Marty: The most prevalent trends that I expect to see and I am looking forward to at NAB in 2014 relate to UHD/4K at all points on the production and distribution pipeline. It is not a foregone conclusion that UHD will take hold, but there are many, many signs of it occurring and significant sums have been spent in developing the technology at all points on the value chain. At the end of the day, so to speak, a lot rests with the consumer and whether they will purchase UHD TVs and whether TV broadcasters will adopt the technology. This will be discussed throughout the conference, certainly in the exhibit halls and in the various seminars and conferences. TV production is beginning to shoot their series, specials, etc. in 4K partly as a means of future proofing their product. With 4K image acquisition available with a range of equipment and techniques along the pipeline, feature films have been adopting the technology also.. Other trends that I am following include the proliferation of the multi channel universe as a basis for content of all kinds, anytime and anywhere meeting the demands of a wide swath of demographics; the importance of managing big data and connectivity, from wired to wireless as it relates to the internet and the cloud. There will also be a few companies showing 8K products, as there were at the CES a few months ago. While it is very, very early for 8K, I will watch the presentations of and talk to those vendors as a means of continuing to be knowledgeable on the topic.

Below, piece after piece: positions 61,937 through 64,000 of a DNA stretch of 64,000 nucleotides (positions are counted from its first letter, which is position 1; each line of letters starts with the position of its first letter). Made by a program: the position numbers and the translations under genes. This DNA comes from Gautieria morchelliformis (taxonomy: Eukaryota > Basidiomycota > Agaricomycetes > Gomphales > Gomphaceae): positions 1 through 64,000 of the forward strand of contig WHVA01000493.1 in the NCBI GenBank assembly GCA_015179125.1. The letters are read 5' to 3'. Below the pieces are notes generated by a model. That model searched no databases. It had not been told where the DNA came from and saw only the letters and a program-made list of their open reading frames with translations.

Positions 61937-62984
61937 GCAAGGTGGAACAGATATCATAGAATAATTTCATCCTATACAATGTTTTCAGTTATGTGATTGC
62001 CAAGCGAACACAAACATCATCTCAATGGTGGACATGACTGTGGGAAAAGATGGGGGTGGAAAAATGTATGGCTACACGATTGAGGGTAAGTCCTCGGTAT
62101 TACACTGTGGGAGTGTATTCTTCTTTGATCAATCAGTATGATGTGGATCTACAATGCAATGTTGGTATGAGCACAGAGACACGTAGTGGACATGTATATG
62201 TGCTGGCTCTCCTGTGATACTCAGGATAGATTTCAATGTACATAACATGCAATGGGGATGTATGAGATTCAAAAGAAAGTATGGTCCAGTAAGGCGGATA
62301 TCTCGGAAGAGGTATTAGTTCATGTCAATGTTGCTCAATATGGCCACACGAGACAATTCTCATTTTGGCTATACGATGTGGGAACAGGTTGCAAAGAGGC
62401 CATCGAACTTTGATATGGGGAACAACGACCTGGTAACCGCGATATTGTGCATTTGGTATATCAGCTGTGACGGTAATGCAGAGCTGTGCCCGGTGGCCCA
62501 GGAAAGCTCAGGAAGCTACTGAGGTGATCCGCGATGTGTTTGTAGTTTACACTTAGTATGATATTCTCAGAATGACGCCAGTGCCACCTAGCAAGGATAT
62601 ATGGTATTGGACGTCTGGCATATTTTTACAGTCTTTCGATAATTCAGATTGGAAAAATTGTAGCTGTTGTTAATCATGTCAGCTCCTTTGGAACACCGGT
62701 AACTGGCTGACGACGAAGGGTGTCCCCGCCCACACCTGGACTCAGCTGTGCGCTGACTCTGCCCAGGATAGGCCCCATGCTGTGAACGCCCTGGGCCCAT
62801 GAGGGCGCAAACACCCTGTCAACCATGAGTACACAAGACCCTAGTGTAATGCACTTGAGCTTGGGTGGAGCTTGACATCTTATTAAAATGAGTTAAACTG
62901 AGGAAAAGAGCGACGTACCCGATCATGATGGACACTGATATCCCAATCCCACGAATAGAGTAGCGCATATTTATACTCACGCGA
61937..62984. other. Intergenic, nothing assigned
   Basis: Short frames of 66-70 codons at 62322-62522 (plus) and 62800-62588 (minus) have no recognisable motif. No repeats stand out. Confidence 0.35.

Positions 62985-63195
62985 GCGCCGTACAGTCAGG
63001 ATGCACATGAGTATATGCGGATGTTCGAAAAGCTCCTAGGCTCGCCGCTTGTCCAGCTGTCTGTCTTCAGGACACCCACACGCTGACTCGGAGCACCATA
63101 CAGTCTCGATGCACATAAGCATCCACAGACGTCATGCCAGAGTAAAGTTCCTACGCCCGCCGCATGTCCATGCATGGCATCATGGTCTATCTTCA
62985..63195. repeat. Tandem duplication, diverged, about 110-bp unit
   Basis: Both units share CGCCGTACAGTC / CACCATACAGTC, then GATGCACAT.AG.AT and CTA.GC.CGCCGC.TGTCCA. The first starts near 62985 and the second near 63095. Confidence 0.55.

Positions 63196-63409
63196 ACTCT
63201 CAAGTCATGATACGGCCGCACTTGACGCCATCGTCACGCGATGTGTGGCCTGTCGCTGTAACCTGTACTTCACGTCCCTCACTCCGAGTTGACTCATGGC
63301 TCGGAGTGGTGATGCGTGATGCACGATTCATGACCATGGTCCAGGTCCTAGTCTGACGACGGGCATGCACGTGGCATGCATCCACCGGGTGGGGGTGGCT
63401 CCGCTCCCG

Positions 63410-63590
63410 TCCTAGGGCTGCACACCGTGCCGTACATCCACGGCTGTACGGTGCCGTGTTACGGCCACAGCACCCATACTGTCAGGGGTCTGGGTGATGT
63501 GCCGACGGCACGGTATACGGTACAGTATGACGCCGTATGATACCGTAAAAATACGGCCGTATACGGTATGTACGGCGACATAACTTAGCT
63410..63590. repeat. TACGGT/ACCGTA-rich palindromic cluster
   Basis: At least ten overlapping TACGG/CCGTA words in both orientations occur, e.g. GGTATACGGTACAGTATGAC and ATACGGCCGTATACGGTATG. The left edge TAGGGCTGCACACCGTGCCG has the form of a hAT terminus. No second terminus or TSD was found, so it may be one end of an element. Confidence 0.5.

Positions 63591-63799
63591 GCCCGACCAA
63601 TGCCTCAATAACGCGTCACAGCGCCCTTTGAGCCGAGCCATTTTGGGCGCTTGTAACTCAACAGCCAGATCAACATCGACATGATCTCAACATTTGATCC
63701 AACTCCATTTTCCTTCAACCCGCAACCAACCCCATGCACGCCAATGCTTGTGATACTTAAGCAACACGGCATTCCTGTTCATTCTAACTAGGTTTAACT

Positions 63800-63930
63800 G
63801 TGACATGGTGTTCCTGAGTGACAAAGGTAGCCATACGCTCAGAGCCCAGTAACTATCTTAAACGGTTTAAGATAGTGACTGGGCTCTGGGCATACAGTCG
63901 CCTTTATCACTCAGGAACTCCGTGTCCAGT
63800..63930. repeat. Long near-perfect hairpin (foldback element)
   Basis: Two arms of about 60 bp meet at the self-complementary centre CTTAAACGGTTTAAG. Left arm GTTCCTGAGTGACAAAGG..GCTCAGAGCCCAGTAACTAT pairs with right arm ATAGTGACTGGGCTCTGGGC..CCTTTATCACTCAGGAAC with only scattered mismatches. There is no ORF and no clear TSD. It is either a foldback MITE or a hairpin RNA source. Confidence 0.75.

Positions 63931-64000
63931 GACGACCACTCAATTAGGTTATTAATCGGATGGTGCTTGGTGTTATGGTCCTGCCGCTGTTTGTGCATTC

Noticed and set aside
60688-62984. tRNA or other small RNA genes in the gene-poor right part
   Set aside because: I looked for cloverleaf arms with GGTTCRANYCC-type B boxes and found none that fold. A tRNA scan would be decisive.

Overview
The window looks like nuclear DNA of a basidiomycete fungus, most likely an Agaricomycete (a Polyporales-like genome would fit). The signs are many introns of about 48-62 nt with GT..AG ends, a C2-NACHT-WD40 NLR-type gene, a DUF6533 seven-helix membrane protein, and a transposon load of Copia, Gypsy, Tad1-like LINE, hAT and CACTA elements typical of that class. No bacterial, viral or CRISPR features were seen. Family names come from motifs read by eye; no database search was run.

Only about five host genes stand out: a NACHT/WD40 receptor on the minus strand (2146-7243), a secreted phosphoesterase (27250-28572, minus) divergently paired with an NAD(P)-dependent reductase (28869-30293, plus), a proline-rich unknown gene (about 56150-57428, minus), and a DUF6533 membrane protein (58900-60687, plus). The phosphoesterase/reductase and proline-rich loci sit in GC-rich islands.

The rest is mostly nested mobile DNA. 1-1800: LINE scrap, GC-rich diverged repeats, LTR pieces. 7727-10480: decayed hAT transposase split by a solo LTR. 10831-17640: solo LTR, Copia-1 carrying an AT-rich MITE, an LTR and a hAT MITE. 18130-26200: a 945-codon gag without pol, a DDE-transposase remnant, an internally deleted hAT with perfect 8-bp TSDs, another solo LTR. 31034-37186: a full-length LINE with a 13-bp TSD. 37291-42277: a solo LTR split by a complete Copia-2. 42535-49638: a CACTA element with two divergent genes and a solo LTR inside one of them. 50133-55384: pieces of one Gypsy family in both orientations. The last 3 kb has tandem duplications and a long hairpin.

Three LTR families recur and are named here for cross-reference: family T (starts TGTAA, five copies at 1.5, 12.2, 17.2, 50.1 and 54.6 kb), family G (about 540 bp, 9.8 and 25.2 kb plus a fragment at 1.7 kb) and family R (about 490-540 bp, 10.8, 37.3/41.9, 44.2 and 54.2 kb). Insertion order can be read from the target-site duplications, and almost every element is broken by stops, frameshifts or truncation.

Pamela: Why do you attend the NAB Show?

Marty: I attend each year primarily to see product demos, get the latest information from the many companies that are part of our consulting ecosystem and perhaps most importantly, see people that I might not see otherwise. Even though we are very communicative during the year, especially with our periodic consulting newsletters, posts on many social network sites, and even email and phone communications with our personal network, walking through the halls at NAB invariably means that we will just see people we know. While this is great for seeing people from many parts of the US, given the size of Los Angeles, we still manage to see people that are effectively neighbors, but who we just do not see in person very often due to our respective busy schedules.

 Pamela: What have you learned at the NAB Show that has helped you?